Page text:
The Wisdom Page 

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Marc Prensky's bio notes that among other things he is a "futurist, visionary, and inventor in the critical areas of education and learning. His professional focus is on reinventing the learning process to motivate today's students and to better prepare them for their rapidly evolving future. As part of this work, he has designed and built more than 50 software games for learning..."

In the idea-stirring and thought-provoking article below, Marc Prensky examines ways in which existing technologies and future developments in the digital world could facilitate the development of wisdom and wise decison making. This article first appeared in the February/March 2009 issue of Innovate: Journal of Online Education, and if you would like to sign up for a free subscription to that journal, you can access this article on the Innovate web site — as well as many others.


H. Sapiens Digital:
From Digital Immigrants and Digital Natives to
Digital Wisdom

Marc Prensky

The problems that exist in the world today cannot be solved by the level of thinking that created them.
— Albert Einstein

In 2001, I published "Digital Natives, Digital Immigrants," a two-part article that explained these terms as a way of understanding the deep differences between the young people of today and many of their elders (Prensky 2001a, 2001b). Although many have found the terms useful, as we move further into the 21st century when all will have grown up in the era of digital technology, the distinction between digital natives and digital immigrants will become less relevant. Clearly, as we work to create and improve the future, we need to imagine a new set of distinctions. I suggest we think in terms of digital wisdom.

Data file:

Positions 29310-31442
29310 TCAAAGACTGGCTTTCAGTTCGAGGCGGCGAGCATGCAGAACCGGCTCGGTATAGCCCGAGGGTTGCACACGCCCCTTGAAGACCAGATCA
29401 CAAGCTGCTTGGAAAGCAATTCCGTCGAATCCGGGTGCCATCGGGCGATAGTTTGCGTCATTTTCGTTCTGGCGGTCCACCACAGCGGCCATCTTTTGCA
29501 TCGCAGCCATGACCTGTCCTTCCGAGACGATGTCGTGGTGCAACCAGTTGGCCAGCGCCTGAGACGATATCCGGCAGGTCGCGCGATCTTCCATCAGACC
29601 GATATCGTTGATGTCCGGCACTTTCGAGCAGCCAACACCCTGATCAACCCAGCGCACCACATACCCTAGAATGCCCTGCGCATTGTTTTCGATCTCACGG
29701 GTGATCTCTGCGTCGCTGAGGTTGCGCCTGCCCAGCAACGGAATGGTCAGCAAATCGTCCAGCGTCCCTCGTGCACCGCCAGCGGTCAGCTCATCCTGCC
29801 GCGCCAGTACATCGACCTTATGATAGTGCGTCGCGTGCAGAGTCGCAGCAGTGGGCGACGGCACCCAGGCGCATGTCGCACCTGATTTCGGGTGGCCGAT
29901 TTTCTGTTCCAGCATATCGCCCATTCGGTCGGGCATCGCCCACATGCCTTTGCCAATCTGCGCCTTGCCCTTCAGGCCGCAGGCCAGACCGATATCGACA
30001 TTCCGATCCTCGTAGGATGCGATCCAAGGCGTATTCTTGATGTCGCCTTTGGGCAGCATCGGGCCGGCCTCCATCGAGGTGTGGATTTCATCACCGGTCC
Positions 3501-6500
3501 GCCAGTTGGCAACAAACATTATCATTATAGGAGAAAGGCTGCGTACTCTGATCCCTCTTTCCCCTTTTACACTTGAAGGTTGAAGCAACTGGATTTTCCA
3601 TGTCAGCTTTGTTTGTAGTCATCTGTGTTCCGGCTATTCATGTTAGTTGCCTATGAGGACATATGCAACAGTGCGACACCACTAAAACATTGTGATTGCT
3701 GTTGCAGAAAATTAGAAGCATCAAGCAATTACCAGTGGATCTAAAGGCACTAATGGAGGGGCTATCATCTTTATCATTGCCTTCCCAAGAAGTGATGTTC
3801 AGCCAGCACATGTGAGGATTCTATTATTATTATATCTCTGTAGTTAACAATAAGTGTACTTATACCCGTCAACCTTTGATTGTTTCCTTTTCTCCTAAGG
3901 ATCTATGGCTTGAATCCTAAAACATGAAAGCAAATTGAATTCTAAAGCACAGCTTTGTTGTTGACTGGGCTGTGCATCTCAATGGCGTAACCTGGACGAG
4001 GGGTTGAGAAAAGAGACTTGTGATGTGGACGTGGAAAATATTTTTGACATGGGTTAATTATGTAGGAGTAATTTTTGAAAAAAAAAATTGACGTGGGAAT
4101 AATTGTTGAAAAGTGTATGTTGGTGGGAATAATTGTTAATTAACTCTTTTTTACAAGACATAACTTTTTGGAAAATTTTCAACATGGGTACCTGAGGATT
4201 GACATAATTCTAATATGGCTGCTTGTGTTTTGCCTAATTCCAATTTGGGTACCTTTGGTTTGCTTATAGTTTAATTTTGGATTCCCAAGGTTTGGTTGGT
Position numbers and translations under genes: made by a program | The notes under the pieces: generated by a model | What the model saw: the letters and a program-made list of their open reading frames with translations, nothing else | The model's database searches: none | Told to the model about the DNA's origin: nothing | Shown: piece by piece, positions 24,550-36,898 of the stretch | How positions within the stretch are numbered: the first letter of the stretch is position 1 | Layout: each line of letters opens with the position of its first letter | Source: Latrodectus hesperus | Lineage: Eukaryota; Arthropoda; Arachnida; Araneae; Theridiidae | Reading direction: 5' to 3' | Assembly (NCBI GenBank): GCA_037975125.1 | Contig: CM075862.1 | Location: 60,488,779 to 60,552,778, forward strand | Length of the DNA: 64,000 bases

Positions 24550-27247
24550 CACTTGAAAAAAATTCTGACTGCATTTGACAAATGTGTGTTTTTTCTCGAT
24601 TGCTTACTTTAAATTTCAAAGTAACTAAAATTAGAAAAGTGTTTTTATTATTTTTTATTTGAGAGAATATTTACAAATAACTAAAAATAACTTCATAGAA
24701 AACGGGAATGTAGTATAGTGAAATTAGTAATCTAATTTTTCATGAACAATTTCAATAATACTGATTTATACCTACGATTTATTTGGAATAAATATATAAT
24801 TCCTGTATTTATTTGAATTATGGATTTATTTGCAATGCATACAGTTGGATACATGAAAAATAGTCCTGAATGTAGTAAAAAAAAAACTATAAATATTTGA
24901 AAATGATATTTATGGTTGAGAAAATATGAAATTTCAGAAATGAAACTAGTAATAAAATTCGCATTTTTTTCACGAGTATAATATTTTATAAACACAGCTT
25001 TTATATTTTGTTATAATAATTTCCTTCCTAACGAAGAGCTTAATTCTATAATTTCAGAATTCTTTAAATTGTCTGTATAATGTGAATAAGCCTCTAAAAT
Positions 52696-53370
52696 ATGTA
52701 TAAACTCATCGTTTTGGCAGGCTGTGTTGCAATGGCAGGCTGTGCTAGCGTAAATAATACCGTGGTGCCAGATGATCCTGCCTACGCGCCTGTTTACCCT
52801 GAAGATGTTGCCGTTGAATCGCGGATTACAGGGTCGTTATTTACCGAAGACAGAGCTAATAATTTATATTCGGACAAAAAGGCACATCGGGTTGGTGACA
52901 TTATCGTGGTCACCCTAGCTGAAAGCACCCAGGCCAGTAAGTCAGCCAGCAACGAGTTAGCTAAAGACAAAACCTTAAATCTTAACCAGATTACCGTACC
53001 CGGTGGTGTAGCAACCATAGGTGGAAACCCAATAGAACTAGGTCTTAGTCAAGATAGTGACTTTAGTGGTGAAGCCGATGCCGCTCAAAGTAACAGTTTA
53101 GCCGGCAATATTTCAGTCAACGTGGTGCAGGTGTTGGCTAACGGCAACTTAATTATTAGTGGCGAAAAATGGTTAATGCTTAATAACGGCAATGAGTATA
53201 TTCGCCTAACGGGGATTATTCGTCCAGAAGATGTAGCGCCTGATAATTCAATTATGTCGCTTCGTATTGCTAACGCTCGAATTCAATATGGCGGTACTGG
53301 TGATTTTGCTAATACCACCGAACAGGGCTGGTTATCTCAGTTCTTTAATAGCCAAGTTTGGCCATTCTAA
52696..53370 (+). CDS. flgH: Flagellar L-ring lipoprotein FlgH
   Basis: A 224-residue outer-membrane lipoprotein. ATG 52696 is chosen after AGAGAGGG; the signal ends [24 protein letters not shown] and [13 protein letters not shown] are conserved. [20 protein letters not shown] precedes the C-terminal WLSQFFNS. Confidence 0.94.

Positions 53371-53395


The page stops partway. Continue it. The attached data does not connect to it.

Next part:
Digital technology, I believe, can be used to make us not just smarter but truly wiser. Digital wisdom is a twofold concept, referring both to wisdom arising from the use of digital technology to access cognitive power beyond our innate capacity and to wisdom in the prudent use of technology to enhance our capabilities. Because of technology, wisdom seekers in the future will benefit from unprecedented, instant access to ongoing worldwide discussions, all of recorded history, everything ever written, massive libraries of case studies and collected data, and highly realistic simulated experiences equivalent to years or even centuries of actual experience. How and how much they make use of these resources, how they filter through them to find what they need, and how technology aids them will certainly play an important role in determining the wisdom of their decisions and judgments. Technology alone will not replace intuition, good judgment, problem-solving abilities, and a clear moral compass. But in an unimaginably complex future, the digitally unenhanced person, however wise, will not be able to access the tools of wisdom that will be available to even the least wise digitally enhanced human.